Filmmaker Notes from Orientation, Summer 2011

Posted on August 1, 2011

Filmmaker Brad Lichtenstein attended ITVS’s latest producers orientation for Open Call funding and was kind enough to share his notes.


We're producers. We're used to 13-hour days, right? Actually, I heard nary a complaint. Instead, what I heard was praise and genuine joy for an opportunity to be with fellow filmmakers in an atmosphere of celebration and camaraderie. Take day one of orientation, for example. After a breakfast that included vegan granola (it is San Francisco, after all), we were whisked away into workshops and meetings that were all about the money. Financial reporting. Budgeting. Contract negotiation. 

It was a lot to absorb and my brain was mushy by 5pm when we gathered to walk over to the Dolby Lab. Dolby's screening room is not what I expected from the millions of promo trailers I've seen and heard in movie theaters — you know, the ones that culminate in something like the sound of broken glass shards raining over you. The room is like a 1970s revival of a 1920s deco theater — but the sound is pristine. Every film’s five-minute cut was great, from the story of America's first gay bishop to the story of a family trying to do Christmas without products from China. 

ITVS had prepared a program to hand out and staff introduced each film. Filmmakers did Q&A. I felt deeply respected and maybe even a little coddled as they introduced our film, As Goes Janesville, one of several that received funding after multiple tries. Most importantly, the evening reflected the sincere support ITVS conveyed all week. Not only did they successfully create a supportive, collegial space for us to balance contract numbers with content ideas, but they helped us understand how we fit into their broader mission. Just look at us and our film topics. We are from New York, Los Angeles, Boston, Bay Area, Milwaukee, Austin. We are Jewish, Chinese, African American, Native American, Indian-British, LGBT. We are old and young, men and women, veteran and emerging. We — and the staff of ITVS — are truly diverse, fulfilling a mission originated in the 80s to respond to a report by the Carnegie Foundation that bemoaned a public media system without innovation and diversity. No tokenism here. ITVS is serious about supporting a wide array of filmmaking voices. 

The only buzzword as potentially hollow as diversity is innovation. But ITVS is serious about substance in this area too. We learned about FUTURESTATES, short fiction films that imagine a social problem as it plays out at some point in the future. And we learned about Project 360 enhanced, an innovation initiative that supports ITVS filmmakers in creating technology projects that address issues raised by their films, from games and apps to anything you can imagine. Companion websites are so two-thousand and late. I had not expected to see the intensive three-day orientation through the lens of age, but somehow that's how it came into focus for me. I had been around ITVS before, first as a producer at Lumiere Productions throughout the 90s, then in 2005 as part of the LINCS initiative with my film, Almost Home. Many of the ITVS staff are still here from each of those times. I chuckled at the references they used during presentations. While one of the more "mature" (as in my age) staff members used a Tom and Jerry reference, another who was likely born around the time I started working in film referenced He Man, a character I had to look up on Wikipedia to discover that it was a popular cartoon in the early eighties.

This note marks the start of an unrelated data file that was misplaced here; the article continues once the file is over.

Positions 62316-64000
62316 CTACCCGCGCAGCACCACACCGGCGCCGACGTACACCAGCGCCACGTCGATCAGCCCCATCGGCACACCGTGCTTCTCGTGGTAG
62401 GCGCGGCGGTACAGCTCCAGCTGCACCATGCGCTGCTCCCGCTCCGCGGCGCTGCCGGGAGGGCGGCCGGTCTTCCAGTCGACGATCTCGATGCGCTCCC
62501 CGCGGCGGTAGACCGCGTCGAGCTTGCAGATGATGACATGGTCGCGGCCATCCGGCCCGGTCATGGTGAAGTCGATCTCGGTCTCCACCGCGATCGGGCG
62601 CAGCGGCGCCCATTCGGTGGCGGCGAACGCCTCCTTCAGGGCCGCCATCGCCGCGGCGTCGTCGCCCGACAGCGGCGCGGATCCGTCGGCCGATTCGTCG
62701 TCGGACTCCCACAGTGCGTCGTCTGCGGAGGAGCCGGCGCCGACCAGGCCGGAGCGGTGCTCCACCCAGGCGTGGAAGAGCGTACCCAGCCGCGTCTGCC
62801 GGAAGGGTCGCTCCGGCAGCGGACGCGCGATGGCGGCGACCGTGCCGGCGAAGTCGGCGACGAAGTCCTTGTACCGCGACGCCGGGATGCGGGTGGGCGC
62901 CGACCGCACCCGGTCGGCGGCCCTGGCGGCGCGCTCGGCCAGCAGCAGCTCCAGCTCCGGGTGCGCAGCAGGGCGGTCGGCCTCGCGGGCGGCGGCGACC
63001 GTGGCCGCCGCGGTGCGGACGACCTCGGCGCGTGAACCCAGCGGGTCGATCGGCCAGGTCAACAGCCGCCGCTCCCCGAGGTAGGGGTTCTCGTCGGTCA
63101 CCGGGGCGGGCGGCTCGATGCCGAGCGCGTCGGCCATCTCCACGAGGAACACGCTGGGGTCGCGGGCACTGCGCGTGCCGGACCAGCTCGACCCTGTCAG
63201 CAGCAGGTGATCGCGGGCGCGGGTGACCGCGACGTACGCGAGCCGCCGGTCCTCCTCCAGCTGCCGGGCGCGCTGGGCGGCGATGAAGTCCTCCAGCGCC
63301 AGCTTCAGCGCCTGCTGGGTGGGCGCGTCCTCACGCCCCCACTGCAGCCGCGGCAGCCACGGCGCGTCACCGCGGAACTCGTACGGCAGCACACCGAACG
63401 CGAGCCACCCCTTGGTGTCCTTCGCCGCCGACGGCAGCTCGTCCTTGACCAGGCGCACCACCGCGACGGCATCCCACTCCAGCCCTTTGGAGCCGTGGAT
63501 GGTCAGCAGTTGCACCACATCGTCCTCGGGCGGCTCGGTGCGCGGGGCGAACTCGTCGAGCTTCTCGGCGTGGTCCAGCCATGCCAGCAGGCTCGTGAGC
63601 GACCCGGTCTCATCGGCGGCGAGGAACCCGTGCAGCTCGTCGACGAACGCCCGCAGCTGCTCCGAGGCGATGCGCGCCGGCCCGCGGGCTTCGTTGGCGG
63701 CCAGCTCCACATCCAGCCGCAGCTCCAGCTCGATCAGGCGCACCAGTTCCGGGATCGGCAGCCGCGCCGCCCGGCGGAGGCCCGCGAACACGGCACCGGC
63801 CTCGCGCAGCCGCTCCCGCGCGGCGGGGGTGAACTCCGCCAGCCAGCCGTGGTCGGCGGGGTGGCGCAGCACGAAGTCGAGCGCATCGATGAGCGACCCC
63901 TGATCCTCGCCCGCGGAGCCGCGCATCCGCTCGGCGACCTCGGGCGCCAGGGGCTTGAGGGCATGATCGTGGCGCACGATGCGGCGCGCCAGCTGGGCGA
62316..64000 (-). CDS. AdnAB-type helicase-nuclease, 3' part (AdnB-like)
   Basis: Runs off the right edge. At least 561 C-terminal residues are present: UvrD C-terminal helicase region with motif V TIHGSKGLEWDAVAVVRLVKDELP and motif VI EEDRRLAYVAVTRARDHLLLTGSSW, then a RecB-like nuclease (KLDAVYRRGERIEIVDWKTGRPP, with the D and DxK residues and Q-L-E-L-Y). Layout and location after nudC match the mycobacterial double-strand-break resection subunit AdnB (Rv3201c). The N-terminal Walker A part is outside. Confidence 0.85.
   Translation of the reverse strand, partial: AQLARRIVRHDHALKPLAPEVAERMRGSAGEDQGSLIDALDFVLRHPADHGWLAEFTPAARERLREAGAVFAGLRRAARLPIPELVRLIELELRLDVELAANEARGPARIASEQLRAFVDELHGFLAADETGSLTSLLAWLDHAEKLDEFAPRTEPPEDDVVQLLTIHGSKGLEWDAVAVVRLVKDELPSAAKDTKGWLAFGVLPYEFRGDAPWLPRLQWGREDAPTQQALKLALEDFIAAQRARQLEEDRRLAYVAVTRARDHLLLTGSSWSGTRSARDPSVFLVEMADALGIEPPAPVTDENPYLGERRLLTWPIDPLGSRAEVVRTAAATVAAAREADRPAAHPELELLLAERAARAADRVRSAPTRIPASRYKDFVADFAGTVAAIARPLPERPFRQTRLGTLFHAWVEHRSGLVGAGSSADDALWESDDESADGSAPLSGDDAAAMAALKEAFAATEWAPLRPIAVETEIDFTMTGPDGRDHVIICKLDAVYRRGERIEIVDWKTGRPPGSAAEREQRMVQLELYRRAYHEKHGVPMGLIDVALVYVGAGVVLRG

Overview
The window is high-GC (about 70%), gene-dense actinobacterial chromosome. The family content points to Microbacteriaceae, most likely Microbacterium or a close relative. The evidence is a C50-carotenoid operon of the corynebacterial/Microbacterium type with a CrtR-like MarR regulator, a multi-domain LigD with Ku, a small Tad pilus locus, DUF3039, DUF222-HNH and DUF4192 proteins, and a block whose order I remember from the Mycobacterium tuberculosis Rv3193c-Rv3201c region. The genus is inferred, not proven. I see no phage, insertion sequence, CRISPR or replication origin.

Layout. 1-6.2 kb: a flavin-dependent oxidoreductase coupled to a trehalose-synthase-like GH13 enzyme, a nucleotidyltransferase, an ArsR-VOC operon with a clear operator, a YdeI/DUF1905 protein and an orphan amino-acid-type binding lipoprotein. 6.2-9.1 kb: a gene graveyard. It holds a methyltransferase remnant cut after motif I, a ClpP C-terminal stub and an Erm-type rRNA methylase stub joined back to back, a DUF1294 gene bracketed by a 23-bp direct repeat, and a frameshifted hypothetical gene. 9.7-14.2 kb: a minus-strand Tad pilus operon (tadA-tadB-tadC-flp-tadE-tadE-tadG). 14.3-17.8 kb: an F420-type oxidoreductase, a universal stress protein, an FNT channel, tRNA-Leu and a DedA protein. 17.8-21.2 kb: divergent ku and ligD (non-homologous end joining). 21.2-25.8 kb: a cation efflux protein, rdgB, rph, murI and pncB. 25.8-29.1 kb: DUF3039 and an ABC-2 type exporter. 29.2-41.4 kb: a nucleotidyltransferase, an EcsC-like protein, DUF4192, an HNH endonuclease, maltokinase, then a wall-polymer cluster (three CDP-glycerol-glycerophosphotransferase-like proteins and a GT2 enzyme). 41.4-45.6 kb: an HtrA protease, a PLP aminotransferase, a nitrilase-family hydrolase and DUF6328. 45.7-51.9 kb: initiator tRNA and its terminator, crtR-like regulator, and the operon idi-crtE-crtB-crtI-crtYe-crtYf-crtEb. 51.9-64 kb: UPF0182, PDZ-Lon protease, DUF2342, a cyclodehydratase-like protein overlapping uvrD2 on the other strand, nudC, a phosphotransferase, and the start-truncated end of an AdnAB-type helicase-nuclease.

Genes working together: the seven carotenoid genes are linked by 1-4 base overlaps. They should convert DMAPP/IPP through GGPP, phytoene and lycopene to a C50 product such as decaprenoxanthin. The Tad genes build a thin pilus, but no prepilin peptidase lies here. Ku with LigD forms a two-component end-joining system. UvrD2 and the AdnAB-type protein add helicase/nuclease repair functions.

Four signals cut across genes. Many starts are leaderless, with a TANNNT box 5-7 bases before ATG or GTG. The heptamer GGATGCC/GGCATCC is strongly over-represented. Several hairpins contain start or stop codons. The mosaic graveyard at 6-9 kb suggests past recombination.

But this observation is trivial compared to the change I noticed since I was here five years ago. Last time around there was tension over the contracts and especially over distribution strategies. Five years ago filmmakers in my LINCS group felt overwhelmed, even a bit assaulted, by the sheer size and demands of the ITVS contract and what was perceived as a lack of concern for festival and theatrical releases. But this time workshops and one-on-one meetings made the contract transparent and understandable. What's more, ITVS’s lawyer (whom I shall not name here) is a kind, gentle, dare I say, baby-faced man who makes contracts go down like honey. And ITVS is light years ahead of other outlets with whom you may have negotiated when it comes to distribution. Instead of arguing over release windows, the entire team is ready to work with filmmakers to devise a strategy that helps our films reach audiences through festivals, PBS broadcast, outreach and community engagement activity and public relations. 

We met with each department over the course of three days. If anything, I felt like I would struggle just to keep up with ITVS's support for our film. I wish I could be more critical, if not ironic. Yet I can’t. The orientation days were long, yes, but they were lovely and I left energized to make our film and very happy to know a fantastic bunch of filmmakers well. I wish I could find something to complain about. Okay, I know, the room we were in most of the time had no windows. C’mon ITVS, can you work on that?    


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